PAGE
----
Oliva Veare


Veare takes CTE route to follow goal of becoming a lawyer

Lewis-Clark State College senior Olivia Veare has found her own route to accomplishing her ultimate goal of becoming a lawyer.

Instead of the traditional college academia method of finding a pre-law degree area to major in, Veare has gone the Career & Technical Education (CTE) route as preparation for the Law School Admission Test (LSAT) later this month.

The Hayden, Idaho, native is scheduled to graduate this spring with her bachelor’s degree in paralegal in the college’s Business Technology & Service Division. She already has earned her associate’s degree in paralegal and will graduate with a minor in pre-law as well.

Idaho State Sen. Steve Vick and Olivia Veare

Idaho State Sen. Steve Vick and Olivia Veare

During the previous fall semester, Veare made the college’s President’s List honor roll for having a 3.75 GPA or higher in at least 12 graded credits in 100 level classes or above.

The CTE program has been a perfect fit for Veare, who recently spoke to Idaho legislators at the Idaho State Capitol about the important role CTE programming has played in her life.

Coming out of Lake City High School in Coeur d’Alene, Veare said she was unsure about what career she wanted to pursue. She knew she was going to college, but really didn’t enjoy the traditional college class setting. During her first year at North Idaho College, she realized she wanted to become a lawyer, but was looking for something different. That is when she discovered LC State’s paralegal program and decided to give it a try.

“I saw that the paralegal program was very affordable,” Veare said. “I also liked the way it was structured. I didn’t want to just sit in class because that’s not me. I saw there were a lot of hands-on activities and fun things to do. I thought I would give it a try.”

Paralegals draft correspondence, memoranda, legal and other documents. They research laws and assist the lawyers in their work through interviewing clients and witnesses, conducting investigations to collect evidence, assisting at court hearings and trials, and managing case files.

The program has been a great fit for Veare. She says she really enjoys the classes, especially those taught by assistant professor Natalie Holman, who also serves as the legal support program director at the college.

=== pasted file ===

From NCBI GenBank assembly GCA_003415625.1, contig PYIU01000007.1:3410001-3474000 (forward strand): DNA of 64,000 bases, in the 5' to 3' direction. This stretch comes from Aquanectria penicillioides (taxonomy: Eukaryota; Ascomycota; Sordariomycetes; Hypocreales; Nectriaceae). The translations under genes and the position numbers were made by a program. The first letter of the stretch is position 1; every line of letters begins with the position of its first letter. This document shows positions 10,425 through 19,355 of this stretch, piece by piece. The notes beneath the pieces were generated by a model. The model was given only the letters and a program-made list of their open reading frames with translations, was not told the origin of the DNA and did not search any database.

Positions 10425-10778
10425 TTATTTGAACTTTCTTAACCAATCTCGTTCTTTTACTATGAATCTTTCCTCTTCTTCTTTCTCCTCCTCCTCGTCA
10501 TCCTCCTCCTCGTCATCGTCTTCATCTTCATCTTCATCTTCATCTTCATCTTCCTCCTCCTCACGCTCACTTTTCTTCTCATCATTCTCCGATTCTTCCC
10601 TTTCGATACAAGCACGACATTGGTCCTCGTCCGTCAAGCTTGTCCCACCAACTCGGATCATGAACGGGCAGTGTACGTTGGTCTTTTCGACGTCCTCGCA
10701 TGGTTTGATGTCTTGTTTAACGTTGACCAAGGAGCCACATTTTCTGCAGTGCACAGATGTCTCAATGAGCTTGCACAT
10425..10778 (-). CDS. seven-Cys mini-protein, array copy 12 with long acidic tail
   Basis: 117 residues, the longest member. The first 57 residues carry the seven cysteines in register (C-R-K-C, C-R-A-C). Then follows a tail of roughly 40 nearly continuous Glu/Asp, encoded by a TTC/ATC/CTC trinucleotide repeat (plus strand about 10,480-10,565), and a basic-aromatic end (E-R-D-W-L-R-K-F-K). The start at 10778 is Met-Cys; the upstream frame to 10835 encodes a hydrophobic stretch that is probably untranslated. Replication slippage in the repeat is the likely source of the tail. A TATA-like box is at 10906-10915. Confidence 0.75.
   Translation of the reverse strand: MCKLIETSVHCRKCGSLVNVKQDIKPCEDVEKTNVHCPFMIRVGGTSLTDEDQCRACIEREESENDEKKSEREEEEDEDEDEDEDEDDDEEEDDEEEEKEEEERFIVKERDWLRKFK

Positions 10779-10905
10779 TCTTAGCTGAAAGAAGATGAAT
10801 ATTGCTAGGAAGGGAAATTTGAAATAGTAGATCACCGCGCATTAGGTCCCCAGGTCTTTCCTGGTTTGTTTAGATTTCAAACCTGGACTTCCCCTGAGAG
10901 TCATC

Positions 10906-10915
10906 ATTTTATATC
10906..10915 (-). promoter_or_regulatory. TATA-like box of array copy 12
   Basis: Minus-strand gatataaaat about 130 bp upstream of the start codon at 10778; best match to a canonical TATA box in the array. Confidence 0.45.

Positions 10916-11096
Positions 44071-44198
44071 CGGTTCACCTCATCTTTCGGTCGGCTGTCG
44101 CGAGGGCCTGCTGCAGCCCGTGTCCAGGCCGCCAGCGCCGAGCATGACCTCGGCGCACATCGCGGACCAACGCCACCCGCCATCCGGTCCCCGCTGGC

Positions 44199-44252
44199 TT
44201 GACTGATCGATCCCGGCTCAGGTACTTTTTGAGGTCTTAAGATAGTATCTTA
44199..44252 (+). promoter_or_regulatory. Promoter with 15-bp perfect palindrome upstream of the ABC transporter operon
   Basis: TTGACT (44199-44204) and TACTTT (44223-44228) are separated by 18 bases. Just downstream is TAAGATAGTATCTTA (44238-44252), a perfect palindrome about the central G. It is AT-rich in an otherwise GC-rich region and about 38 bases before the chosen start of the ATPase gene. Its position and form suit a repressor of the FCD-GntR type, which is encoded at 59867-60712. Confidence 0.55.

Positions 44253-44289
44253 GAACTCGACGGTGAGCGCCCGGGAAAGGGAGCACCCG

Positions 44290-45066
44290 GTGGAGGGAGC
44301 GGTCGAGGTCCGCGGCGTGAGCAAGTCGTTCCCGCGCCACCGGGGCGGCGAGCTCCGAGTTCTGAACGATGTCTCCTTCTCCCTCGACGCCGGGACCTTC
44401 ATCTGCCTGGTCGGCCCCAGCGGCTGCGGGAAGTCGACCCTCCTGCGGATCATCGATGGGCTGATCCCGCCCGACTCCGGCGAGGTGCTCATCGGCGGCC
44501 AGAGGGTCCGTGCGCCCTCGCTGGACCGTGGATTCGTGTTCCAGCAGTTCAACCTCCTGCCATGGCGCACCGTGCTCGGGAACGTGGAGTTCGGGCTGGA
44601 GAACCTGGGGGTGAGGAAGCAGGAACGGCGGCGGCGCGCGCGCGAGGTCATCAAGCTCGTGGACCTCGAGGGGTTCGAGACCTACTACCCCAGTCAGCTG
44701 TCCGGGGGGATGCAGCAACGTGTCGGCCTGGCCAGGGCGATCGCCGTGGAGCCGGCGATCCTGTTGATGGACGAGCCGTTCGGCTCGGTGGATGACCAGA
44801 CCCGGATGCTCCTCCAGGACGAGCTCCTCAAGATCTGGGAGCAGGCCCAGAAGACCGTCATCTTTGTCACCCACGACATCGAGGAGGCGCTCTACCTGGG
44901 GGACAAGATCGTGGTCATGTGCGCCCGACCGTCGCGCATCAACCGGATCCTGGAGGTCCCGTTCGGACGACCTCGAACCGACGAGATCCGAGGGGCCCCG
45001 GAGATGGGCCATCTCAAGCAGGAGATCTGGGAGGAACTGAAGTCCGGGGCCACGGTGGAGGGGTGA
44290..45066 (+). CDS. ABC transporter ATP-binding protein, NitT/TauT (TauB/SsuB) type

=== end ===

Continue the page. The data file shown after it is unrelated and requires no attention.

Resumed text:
“I just love Natalie and the way she teaches,” Veare said. “When you like your teachers, it makes going to classes so much better. I really like the program and how it is structured. We have a lot of class activities and internships available. It’s been good for me.”

Veare said along with her studies, her focus is on passing the LSAT. Upon passing the test, she hopes to be accepted to the University of Idaho Law School to continue her studies. She said while the options remain open, she is looking at possibly bankruptcy law or real estate law. Her father is a real estate attorney in Coeur d’Alene and she has worked and served as an intern in various law offices.

Veare also was one of four LC State student representatives who spent a day in Boise with state legislators as part of the Idaho CTE Student Day. The day features both college and high school students in CTE programs attending various events and talk with legislators about their experiences.

Veare attended both House and Senate Education Committee meetings where several of the students were asked questions. She also shared her story at a luncheon where she sat with Reps. Lori McCann (Lewiston) and Gary Marshall (Idaho Falls), among others.

“They wanted to hear about the CTE process and what is happening at the college,” Veare said. “I got to talk about my experience and why I chose the route I did. It really was super cool. “

During the day, she also met the Idaho Division of CTE administrator, Clay Long, who is a graduate of LC State. At the end, she met up with Sen. Steve Vick of Dalton Gardens near Coeur d’Alene. Vick is a friend of Veare’s grandparents from church and he gave Veare a tour of the Capitol Building, including the House and Senate chambers floors as well as the governor’s office. He also took her through the chamber’s back hallway that leads to the senate offices.

“He was so nice and it was really great to meet him,” Veare said. “I really enjoyed the tour.”

Although it was a rather quick overnight trip to Boise, Veare said she cherishes the experience.

“I didn’t realize I would get to talk as much as I did,” she said. “I’m very thankful Natalie chose me to represent my CTE program and the college. I really enjoyed it.”

Veare said she happy to tell anyone about her experience with the paralegal program at LC State.

“I’ve really enjoyed Natalie and the program,” she said. “It’s been great for me and I know others would greatly benefit from it as well.”

Paralegal graduate working in office


Acquire the skills to work alongside attorneys at law firms, corporate legal departments, and government agencies.